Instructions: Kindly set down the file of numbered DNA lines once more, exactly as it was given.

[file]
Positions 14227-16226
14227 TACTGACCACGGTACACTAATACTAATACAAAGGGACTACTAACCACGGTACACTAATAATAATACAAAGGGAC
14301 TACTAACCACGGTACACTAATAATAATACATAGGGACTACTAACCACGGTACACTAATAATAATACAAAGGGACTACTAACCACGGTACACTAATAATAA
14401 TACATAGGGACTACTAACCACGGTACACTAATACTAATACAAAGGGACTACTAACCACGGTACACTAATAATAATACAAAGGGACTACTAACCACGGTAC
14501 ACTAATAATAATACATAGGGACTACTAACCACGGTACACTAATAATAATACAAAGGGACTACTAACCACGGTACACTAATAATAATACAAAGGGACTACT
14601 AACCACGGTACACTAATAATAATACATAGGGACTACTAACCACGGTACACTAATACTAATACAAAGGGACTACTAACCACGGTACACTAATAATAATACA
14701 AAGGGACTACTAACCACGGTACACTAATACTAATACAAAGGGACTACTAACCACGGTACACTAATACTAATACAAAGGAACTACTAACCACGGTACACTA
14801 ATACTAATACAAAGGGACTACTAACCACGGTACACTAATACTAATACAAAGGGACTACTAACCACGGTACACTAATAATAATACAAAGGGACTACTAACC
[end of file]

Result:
Positions 14227-16226
14227 TACTGACCACGGTACACTAATACTAATACAAAGGGACTACTAACCACGGTACACTAATAATAATACAAAGGGAC
14301 TACTAACCACGGTACACTAATAATAATACATAGGGACTACTAACCACGGTACACTAATAATAATACAAAGGGACTACTAACCACGGTACACTAATAATAA
14401 TACATAGGGACTACTAACCACGGTACACTAATACTAATACAAAGGGACTACTAACCACGGTACACTAATAATAATACAAAGGGACTACTAACCACGGTAC
14501 ACTAATAATAATACATAGGGACTACTAACCACGGTACACTAATAATAATACAAAGGGACTACTAACCACGGTACACTAATAATAATACAAAGGGACTACT
14601 AACCACGGTACACTAATAATAATACATAGGGACTACTAACCACGGTACACTAATACTAATACAAAGGGACTACTAACCACGGTACACTAATAATAATACA
14701 AAGGGACTACTAACCACGGTACACTAATACTAATACAAAGGGACTACTAACCACGGTACACTAATACTAATACAAAGGAACTACTAACCACGGTACACTA
14801 ATACTAATACAAAGGGACTACTAACCACGGTACACTAATACTAATACAAAGGGACTACTAACCACGGTACACTAATAATAATACAAAGGGACTACTAACC